Learning a new language as an adult is not an easy task. Like developing any new skill, it takes repetition and practice, so our brain can lay down the nerve pathways required for it to become automatic. In the case of language, to become fluent.
I am becoming more fluent in my second language. Some of my automatic responses have become “norwegianised”, for example; ´selvfølgelig´= of course, ´kanskje´ = maybe and ´men´= but. However, I still have a way to go until I am dreaming in Norwegian!
One thing that I have come to realise though, is that it is easier to forget in a language that is not your mother-tongue. I always thought I had a good memory. I can often recall where I was when I heard something, but now I forget what people have said, right after they have said it.
This can happen with patients, or in conversations with friends. I often ask the same question, or discuss the same thing with them simply because I have forgotten what they just said. I am sorry about this, it is not intentional, but when I am in Norwegian mode, my brain is working overtime! It has to find the words, attach their meaning, and then structure the sentences that I need to use, in order to have a simple conversation. While all of this is happening, my brain is trying to figure out where to store the information it just received, so that it can retrieve it again at a later time. This process has not yet become automatic for me.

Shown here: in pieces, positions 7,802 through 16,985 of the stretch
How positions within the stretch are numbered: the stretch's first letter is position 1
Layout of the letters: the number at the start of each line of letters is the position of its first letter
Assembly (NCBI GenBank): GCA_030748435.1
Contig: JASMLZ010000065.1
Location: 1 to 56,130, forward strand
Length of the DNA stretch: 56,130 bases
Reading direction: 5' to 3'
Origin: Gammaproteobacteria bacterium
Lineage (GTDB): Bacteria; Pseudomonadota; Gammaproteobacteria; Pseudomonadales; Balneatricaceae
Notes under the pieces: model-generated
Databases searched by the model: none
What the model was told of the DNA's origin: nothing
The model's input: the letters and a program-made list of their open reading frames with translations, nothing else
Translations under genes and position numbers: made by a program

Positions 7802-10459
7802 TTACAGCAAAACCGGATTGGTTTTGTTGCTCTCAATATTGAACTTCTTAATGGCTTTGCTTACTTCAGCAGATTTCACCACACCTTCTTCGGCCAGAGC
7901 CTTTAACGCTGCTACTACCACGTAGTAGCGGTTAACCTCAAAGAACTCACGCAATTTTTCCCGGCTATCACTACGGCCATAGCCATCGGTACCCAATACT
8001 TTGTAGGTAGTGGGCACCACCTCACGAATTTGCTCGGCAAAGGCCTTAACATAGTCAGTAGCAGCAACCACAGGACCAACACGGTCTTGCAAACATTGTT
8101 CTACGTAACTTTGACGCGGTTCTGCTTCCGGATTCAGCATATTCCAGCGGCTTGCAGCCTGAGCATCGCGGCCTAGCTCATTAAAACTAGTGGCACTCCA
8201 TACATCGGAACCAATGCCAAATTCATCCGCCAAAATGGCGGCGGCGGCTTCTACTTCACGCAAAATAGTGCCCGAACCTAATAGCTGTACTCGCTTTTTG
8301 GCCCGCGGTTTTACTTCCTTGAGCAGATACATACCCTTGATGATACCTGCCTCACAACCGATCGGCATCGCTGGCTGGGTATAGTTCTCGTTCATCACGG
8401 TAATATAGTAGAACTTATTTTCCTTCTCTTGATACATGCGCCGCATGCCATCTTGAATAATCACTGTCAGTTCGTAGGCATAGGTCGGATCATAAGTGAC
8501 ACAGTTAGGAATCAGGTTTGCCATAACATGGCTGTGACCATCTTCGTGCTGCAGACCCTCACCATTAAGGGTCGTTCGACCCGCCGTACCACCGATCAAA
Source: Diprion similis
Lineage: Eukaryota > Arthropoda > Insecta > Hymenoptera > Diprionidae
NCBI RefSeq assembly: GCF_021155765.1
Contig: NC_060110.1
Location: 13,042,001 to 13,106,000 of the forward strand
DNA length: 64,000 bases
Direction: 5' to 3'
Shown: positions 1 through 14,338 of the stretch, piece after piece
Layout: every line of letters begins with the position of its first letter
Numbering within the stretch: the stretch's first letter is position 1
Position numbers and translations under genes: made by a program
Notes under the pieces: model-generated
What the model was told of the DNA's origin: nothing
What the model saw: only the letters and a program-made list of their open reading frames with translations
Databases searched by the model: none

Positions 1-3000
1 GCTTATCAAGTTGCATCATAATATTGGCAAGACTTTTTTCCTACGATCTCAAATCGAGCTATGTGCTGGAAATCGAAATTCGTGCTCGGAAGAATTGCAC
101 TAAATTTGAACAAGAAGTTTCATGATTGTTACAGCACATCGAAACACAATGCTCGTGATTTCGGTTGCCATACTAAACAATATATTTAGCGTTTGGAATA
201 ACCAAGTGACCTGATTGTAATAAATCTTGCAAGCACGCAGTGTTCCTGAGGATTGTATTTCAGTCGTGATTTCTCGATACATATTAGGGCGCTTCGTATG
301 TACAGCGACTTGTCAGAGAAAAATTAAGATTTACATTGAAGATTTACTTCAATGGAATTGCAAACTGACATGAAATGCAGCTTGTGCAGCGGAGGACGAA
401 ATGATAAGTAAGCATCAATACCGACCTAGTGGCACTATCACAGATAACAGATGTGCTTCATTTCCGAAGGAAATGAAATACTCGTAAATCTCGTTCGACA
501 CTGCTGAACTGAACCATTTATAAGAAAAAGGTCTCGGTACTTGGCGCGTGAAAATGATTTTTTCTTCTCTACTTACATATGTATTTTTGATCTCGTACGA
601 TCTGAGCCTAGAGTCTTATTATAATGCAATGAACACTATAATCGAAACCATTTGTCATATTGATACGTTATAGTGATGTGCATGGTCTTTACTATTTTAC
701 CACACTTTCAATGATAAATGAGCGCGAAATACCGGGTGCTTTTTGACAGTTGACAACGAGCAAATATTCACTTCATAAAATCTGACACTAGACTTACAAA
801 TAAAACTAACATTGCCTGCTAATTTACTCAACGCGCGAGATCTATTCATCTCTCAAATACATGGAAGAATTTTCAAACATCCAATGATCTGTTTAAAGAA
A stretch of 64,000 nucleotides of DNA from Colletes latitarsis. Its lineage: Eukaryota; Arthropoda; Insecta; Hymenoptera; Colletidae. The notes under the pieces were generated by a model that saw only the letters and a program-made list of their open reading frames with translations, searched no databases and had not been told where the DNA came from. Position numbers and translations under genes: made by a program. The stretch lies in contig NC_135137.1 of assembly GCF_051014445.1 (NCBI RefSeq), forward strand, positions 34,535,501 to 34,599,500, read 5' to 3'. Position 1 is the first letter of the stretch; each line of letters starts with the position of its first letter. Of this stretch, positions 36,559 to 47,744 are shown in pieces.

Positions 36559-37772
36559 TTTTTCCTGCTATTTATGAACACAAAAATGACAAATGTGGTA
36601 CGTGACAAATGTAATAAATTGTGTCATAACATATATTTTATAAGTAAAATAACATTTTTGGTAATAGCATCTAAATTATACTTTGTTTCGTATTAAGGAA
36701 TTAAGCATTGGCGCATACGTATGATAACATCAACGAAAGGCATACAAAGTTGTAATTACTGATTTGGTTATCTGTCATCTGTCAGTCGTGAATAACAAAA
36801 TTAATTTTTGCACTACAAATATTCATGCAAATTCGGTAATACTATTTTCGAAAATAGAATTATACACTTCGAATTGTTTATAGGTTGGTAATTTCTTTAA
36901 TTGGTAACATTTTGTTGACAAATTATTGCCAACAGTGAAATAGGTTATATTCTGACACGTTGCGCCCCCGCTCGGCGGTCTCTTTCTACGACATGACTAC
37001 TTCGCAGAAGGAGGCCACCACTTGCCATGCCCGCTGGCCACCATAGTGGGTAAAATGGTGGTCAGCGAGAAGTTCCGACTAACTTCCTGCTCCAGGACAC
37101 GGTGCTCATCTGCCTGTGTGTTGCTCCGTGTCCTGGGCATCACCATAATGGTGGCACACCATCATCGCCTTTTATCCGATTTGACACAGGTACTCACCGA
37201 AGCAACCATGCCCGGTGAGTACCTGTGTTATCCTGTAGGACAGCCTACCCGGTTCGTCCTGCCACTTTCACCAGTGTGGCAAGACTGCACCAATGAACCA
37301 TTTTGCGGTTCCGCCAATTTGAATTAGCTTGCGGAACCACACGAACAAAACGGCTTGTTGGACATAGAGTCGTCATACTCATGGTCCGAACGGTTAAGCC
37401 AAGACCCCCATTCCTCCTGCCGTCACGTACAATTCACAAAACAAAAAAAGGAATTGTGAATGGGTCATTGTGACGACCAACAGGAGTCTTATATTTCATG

I am sure this can be frustrating for the person on the other side of the “table”, and at times they must think I am a little odd, but it will not last forever. As I become more fluent in my new language I will use less brain power to process information and construct my sentences. So, in the meantime, please bear with me. I am not going crazy; my brain is just learning.
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